Occupying a headland just southeast of Hvar Town's ferry dock is the Franciscan monastery (Franjevači samostan; Mon–Fri 10am–noon & 5-7pm), founded in 1461 by a Venetian sea captain in thanks for deliverance from shipwreck. There's a small collection of paintings in the former refectory, including a melodramatic, near life-size seventeenth-century Last Supper by Matteo Ingoli of Ravenna, which covers almost the entire back wall, though in terms of expressive power it's outdone by the smaller and more tranquil Mystical Wedding of St Catherine painted in around 1430 by a follower of Blaž Jurjev of Trogir.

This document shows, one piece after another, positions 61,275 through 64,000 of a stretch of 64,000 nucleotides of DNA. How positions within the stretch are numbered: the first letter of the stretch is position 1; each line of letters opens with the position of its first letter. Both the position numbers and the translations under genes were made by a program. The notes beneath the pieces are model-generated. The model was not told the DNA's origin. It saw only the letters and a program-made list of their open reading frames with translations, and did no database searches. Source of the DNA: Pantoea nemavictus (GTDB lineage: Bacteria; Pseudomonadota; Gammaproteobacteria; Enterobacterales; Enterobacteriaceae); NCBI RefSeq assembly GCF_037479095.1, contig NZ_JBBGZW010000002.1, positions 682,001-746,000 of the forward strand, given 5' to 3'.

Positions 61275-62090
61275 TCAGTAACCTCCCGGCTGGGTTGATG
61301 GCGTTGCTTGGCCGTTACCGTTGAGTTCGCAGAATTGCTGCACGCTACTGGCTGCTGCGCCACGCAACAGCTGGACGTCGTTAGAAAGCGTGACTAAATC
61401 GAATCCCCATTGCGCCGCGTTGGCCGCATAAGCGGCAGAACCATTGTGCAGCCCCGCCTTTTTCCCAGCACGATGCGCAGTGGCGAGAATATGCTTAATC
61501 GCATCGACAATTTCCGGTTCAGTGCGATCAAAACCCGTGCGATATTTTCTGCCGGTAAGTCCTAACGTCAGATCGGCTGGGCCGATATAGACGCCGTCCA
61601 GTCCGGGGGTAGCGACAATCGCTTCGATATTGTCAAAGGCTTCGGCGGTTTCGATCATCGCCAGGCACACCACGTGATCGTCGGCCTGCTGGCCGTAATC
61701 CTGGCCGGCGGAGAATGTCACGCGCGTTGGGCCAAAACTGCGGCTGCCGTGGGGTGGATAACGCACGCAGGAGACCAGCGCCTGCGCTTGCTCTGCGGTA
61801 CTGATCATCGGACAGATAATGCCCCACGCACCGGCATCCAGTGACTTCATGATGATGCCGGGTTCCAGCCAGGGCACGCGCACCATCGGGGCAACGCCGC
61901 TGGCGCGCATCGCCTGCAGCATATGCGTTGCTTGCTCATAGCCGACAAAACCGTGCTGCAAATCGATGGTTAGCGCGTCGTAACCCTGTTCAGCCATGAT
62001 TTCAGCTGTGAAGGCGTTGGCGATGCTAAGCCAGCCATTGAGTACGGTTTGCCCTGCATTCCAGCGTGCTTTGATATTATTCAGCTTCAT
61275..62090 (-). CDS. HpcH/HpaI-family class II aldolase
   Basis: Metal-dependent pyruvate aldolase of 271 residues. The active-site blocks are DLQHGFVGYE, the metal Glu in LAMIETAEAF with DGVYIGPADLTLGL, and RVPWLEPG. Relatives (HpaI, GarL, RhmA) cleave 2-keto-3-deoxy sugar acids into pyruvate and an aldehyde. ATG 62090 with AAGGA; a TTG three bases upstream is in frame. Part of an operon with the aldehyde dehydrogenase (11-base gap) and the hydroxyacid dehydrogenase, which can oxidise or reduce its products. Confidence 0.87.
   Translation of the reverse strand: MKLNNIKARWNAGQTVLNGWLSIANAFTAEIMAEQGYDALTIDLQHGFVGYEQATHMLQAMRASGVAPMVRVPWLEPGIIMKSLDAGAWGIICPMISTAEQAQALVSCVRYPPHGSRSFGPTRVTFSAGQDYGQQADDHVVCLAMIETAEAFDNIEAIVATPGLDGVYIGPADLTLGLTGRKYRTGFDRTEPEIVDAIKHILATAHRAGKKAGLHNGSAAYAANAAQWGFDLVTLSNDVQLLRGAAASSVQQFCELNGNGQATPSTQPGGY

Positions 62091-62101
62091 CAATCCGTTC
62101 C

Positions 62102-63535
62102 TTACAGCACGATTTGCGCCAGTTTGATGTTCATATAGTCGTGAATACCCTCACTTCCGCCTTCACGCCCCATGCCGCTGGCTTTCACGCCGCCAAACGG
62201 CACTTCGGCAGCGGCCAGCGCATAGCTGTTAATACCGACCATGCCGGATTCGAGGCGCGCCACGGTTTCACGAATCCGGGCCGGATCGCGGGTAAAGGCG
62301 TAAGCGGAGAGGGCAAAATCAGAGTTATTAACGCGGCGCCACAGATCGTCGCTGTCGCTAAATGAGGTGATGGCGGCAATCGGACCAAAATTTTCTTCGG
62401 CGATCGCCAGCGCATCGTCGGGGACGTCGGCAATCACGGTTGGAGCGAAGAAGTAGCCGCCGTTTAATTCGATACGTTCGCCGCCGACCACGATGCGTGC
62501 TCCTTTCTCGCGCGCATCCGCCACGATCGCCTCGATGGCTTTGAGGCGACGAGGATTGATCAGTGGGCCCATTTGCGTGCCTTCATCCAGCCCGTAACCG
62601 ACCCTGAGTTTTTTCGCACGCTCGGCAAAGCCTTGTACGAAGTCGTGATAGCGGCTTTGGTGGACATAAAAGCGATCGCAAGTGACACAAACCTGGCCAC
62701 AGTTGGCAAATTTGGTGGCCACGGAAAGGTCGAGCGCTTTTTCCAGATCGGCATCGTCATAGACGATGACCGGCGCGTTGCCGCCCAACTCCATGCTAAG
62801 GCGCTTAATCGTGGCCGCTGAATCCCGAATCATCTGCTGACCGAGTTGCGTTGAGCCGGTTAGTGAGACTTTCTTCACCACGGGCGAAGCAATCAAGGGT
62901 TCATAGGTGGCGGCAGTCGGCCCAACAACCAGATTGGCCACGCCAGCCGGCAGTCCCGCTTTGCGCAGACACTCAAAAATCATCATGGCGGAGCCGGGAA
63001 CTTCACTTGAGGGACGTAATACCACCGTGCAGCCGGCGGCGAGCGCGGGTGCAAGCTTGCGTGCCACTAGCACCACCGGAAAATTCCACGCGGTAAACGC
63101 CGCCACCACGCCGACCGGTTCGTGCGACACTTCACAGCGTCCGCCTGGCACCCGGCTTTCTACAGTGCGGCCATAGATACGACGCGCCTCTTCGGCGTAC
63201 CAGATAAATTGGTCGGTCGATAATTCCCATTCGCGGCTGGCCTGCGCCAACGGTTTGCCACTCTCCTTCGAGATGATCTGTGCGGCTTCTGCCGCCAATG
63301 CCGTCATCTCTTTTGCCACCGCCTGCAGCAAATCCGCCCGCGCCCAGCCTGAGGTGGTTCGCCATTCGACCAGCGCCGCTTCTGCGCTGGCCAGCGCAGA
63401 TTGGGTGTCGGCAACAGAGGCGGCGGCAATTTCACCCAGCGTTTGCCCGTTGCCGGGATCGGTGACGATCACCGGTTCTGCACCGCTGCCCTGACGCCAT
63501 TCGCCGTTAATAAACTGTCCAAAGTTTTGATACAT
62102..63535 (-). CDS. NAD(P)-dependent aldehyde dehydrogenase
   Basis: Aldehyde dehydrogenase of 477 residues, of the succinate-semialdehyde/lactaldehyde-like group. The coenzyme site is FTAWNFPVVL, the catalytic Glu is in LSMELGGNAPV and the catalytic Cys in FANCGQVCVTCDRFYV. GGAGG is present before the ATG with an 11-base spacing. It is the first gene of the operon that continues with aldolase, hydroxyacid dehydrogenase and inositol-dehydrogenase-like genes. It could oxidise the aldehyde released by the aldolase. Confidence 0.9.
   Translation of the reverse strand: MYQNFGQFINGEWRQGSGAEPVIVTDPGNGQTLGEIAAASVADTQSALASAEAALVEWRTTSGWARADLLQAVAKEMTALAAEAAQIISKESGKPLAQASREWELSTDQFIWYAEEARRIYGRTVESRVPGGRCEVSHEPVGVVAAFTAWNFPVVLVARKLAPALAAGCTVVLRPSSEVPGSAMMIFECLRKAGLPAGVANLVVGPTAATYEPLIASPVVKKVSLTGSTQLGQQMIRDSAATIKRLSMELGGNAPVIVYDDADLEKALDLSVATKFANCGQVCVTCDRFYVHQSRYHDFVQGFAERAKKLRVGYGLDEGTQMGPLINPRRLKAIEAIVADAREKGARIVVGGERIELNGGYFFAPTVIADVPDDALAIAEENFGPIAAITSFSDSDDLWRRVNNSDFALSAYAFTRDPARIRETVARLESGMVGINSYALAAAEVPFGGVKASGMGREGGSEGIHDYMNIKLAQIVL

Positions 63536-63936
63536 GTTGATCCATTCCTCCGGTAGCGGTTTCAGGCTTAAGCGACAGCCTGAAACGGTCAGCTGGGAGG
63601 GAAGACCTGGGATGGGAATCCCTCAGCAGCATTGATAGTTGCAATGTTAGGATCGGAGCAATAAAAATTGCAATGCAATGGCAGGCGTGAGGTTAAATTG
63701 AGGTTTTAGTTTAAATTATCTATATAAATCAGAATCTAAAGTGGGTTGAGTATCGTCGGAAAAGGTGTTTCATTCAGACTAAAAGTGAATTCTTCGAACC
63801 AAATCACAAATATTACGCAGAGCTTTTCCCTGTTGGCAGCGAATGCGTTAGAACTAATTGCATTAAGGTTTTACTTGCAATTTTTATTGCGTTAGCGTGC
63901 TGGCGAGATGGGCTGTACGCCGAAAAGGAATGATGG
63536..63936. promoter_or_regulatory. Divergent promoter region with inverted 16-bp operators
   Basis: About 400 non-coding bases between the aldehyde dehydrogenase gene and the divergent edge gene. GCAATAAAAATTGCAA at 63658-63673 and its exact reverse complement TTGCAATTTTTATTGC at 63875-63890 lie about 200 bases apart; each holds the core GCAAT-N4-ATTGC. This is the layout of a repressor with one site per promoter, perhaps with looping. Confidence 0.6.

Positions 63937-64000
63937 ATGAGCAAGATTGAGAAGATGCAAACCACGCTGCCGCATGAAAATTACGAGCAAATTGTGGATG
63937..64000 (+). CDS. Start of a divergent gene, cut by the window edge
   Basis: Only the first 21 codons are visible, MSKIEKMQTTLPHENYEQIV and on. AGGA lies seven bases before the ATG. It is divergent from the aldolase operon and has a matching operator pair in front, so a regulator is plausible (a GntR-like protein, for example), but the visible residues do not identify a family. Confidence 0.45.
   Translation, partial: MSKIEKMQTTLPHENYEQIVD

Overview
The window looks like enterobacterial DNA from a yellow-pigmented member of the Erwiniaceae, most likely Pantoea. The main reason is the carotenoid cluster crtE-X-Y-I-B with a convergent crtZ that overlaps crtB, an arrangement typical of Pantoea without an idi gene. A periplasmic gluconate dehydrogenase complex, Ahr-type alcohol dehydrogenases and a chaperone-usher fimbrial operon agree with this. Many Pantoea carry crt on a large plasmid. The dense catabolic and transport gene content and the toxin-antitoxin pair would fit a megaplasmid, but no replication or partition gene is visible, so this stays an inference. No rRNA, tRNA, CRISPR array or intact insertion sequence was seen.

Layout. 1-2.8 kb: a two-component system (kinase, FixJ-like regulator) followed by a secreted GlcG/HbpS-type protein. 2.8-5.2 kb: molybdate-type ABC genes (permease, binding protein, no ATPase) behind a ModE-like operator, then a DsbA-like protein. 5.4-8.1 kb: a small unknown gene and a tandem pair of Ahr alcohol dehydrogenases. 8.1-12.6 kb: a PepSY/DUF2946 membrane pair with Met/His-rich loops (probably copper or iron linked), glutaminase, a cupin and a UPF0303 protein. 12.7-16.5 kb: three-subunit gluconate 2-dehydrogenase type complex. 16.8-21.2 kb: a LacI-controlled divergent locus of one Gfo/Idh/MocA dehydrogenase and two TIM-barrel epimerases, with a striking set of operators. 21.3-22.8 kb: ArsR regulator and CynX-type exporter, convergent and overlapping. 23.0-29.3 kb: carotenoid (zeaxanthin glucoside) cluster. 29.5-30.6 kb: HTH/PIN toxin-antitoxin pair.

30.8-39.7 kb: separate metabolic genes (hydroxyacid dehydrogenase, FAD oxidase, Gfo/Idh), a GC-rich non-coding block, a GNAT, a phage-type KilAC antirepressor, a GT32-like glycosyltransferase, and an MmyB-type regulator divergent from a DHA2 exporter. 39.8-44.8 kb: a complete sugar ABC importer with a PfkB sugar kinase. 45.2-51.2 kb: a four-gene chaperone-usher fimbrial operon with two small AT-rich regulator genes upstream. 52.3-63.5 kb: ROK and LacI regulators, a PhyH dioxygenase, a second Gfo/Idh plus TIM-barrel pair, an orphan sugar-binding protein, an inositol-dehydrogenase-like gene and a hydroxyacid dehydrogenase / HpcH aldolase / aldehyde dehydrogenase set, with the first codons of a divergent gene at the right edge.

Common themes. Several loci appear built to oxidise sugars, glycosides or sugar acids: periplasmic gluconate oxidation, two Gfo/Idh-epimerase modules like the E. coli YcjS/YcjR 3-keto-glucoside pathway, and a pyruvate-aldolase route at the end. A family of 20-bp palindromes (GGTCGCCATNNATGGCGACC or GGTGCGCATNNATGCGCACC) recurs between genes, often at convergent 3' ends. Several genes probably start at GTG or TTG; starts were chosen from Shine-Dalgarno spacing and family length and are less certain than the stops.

The Pakieni otociThere are 3km of rock and concrete beaches east of Hvar Town in front of the big hotels, although if you want to swim it's better to head for the Pakleni otoci ("Islands of Hell"), a chain of eleven wooded islands just to the west of town, easily reached by water taxi from the harbour. Only three of the islands have any facilities, and even then only a few simple bars and restaurants: jerolim, a naturist island, is the nearest; the others are Marinkovac (with two popular beaches, Zdrilca on the northern side and U Stipanska on the south) and Sveti Klement, the largest of the Pakleni, with a sandy beach at Palmiiana. A smaller number of water taxis serve the other islands, but your need to take your own food and drink.